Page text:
A horseback chase ensues to the tune of the "William Tell Overture", as the two ride on horses that are proportional to their own sizes. Bugs leads Sam into a tunnel, and again showing extraordinary construction talents, has time to don a painter's cap and build a brick wall at the other end, into which Sam smacks. After more chasing, Bugs stops the chase and points out that they are getting nowhere and are right back where they began. "Hey, wait a minute, Sam! We ain't gettin' nowheres! We're right back where we started!" Sam agrees.
The two decide to settle their differences by playing cards "just like in the Western pictures", with the loser being forced to leave town. "Gin rummy's mah game, Sam." Sam tells Bugs to "cut the cards", which he does using a meat cleaver. With a new deck, Bugs tricks Sam into playing a card that gives Bugs the win. "GIN! You lose!!" Bugs tries to get Sam to take the train out of town, but when the passenger car is revealed to be full of swimsuit-clad women headed on the Miami Special, Bugs fights with Sam to board the train.
Bugs prevails as usual. He leans out the train window, his face covered with lipstick from kisses, and hollers, "So long, Sammy, see ya in Miami!"
All of the home media releases of this short have Yosemite Sam's introductory boast end with, "...and I ain't no namby-pamby" instead of the original line "...and I don't mean Mahatma Ghandi". As of this writing, the original version with the reference to Mahatma Ghandi has never been released on home media or shown on television.
- On The WB, the beginning gun- and bullet-related gags are cut: the bullets stopping and proceeding at traffic lights, one cowboy shooting another and then drinking his beer as he drops dead (a similar scene in 1959's Wild 'n Woolly Hare would also be cut when aired on The WB), and Sam shooting at a cowboy like a wooden duck in a shooting gallery. The WB version also cut the shot of Bugs rolling a cigarette when Sam challenges the cowboys to fight him.
- In the original version, Yosemite Sam's intro line when he enters the saloon is, "Yeah, Yosemite Sam. The roughest, toughest, he-man-stuffest hombre to ever cross the Rio Grande. And I don't mean Mahatma Ghandi!" Around the time the short's distribution rights were sold to Associated Artists Productions, Ghandi was already assassinated, so the last part of the line ("And I don't mean Mahatma Ghandi") was changed to "And I ain't no namby-pamby". The "namby pamby" version is the version that airs frequently on television today and even on home media releases. Though audio tracks of the original line are known to exist, a new version where the original line is reinstated has never been made.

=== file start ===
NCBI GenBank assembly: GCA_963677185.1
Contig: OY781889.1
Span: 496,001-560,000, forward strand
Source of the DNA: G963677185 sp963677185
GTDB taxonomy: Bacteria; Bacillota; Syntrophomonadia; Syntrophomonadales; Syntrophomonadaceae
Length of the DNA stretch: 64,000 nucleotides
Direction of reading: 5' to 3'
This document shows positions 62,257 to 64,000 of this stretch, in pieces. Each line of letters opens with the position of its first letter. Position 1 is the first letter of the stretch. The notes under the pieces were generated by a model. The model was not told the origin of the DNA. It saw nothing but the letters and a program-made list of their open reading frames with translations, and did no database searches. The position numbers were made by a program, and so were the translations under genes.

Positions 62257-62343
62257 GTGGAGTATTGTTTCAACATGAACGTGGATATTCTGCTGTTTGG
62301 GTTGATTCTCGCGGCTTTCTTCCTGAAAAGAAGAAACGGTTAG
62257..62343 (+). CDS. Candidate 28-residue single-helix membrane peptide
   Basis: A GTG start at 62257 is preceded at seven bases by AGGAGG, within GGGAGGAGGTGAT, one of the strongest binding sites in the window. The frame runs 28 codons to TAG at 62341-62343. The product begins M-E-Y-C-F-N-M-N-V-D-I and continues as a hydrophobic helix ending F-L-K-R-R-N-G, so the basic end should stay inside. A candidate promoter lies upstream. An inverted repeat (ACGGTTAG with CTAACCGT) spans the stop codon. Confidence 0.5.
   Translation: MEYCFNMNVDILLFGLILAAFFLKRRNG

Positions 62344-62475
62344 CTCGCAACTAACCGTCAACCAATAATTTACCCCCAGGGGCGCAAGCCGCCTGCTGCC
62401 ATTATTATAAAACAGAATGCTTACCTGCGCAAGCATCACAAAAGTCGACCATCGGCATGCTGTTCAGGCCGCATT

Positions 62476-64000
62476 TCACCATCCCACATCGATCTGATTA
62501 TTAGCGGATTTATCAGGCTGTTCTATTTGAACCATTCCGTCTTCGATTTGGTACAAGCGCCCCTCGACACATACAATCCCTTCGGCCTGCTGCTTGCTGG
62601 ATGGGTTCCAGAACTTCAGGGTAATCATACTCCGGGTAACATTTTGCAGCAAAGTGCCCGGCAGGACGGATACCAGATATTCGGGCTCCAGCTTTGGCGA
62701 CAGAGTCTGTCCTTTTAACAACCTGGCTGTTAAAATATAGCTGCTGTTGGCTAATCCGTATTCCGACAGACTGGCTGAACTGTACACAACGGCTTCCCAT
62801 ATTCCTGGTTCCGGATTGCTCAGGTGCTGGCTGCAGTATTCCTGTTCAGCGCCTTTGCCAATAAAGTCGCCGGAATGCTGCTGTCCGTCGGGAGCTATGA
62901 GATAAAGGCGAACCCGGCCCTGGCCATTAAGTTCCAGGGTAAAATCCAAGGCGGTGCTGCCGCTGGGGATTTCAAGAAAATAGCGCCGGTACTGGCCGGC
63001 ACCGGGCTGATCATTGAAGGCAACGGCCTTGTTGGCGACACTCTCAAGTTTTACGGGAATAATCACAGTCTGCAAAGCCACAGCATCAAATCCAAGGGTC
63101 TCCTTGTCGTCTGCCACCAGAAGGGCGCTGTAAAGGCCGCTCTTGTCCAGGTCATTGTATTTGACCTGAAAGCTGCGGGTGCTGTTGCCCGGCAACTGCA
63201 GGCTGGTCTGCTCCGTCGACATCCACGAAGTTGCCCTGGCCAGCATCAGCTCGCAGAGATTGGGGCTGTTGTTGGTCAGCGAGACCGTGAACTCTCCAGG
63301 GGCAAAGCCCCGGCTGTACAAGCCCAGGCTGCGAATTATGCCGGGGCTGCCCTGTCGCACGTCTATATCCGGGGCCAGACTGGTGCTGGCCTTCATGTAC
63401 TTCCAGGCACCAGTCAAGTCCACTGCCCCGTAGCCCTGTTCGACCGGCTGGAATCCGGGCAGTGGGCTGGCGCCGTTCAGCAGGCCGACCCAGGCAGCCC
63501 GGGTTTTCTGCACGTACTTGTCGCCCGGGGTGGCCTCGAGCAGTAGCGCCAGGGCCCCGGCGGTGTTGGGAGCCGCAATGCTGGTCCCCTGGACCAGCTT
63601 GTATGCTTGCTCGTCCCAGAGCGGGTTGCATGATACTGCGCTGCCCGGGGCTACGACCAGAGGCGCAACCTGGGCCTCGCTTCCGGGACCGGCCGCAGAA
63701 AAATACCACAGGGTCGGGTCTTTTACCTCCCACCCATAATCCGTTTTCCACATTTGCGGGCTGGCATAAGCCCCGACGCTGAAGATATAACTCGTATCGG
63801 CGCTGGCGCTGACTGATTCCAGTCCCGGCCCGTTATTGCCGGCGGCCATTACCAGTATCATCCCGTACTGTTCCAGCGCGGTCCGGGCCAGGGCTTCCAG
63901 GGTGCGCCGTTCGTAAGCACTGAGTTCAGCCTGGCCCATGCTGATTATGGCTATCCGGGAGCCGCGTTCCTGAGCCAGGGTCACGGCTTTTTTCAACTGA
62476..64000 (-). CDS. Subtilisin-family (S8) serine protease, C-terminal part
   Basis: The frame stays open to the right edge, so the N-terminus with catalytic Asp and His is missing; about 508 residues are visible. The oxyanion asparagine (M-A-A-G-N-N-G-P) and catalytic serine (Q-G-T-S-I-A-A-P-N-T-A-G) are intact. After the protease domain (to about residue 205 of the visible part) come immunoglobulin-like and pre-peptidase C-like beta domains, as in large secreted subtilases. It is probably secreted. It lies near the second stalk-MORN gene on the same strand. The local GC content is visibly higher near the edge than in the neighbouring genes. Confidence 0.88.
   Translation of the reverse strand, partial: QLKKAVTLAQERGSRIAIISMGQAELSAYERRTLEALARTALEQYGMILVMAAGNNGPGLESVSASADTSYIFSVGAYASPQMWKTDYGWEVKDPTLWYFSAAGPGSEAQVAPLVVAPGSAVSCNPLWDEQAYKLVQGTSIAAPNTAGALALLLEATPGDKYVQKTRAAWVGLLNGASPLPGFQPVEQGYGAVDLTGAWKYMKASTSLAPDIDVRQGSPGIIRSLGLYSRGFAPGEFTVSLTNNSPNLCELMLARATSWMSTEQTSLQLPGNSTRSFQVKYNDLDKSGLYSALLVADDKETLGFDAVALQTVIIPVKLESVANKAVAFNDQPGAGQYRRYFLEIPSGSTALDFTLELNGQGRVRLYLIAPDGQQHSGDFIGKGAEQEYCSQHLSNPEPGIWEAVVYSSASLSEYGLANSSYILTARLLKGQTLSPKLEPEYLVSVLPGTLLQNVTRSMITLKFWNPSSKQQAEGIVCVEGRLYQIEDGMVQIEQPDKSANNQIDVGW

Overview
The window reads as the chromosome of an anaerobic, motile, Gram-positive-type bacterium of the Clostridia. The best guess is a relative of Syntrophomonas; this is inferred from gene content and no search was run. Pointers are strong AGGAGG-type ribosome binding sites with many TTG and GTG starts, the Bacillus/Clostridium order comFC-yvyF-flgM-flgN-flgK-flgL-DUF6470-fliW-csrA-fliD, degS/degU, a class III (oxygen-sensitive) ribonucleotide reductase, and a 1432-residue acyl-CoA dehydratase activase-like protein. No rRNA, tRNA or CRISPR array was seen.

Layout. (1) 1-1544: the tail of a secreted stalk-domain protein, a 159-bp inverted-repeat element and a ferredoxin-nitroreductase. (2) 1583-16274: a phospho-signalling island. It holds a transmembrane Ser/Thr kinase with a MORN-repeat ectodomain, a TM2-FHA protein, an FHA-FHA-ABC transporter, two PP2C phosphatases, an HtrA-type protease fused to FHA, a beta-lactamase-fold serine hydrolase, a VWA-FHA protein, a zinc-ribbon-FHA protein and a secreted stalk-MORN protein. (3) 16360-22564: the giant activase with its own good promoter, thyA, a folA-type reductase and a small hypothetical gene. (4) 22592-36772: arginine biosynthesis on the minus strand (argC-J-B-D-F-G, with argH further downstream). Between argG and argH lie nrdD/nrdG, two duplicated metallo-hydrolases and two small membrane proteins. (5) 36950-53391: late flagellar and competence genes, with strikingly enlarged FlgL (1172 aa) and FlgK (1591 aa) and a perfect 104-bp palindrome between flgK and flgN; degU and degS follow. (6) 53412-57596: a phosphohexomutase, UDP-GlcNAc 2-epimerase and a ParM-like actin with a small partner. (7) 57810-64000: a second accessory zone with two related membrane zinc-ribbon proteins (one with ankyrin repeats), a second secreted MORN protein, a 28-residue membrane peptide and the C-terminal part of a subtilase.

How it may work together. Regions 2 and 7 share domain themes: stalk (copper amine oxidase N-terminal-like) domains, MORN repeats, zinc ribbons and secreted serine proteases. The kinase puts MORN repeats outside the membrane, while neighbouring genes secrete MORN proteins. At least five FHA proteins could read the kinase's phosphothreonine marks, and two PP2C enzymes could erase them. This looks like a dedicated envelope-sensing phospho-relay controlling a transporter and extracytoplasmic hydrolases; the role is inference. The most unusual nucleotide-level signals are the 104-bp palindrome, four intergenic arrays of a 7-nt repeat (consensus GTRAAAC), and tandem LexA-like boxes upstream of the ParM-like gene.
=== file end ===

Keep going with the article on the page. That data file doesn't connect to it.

- Cartoon Network's Arabian/Middle Eastern channel cuts out the shot near the end of the interior of the Miami Express Train, which features beautiful women in swimsuits. Other Cartoon Network stations, (including the United States) however, left this scene uncut.
- The 1947-48 dubbed ending card is said to come from this cartoon as the dubbed LT card came from "Haredevil Hare".
- This is the next-to-last Bugs Bunny release in the a.a.p. package, with the last such cartoon being "Haredevil Hare" - also the overall latest-released WB cartoon in the a.a.p. package. This is also the first cartoon to use COLOR BY TECHNICOLOR instead of IN TECHNICOLOR, but shortly changed to Color By TECHNICOLOR starting with "Haredevil Hare".
- The Ken Champin Veterinary is a reference to animator Ken Champin, a long time animator in Freleng's unit.
- This is the last Yosemite Sam cartoon to be sold to the a.a.p. package.
- When the cartoon's copyright was sold to Associated Artists Productions, the line "And I don't mean Mahatma Ghandi" was changed to "And I ain't no namby-pamby" (See Censorship for details). The "And I ain't no namby-pamby" version is the popular version that has circulated on American TV, home media releases, and even on HBO Max streaming.
- "Bugs Bunny Rides Again" at SuperCartoons.net
- "Bugs Bunny Rides Again" at B99.TV
- "Bugs Bunny Rides Again" at Archive.org (with original 1948 version audio)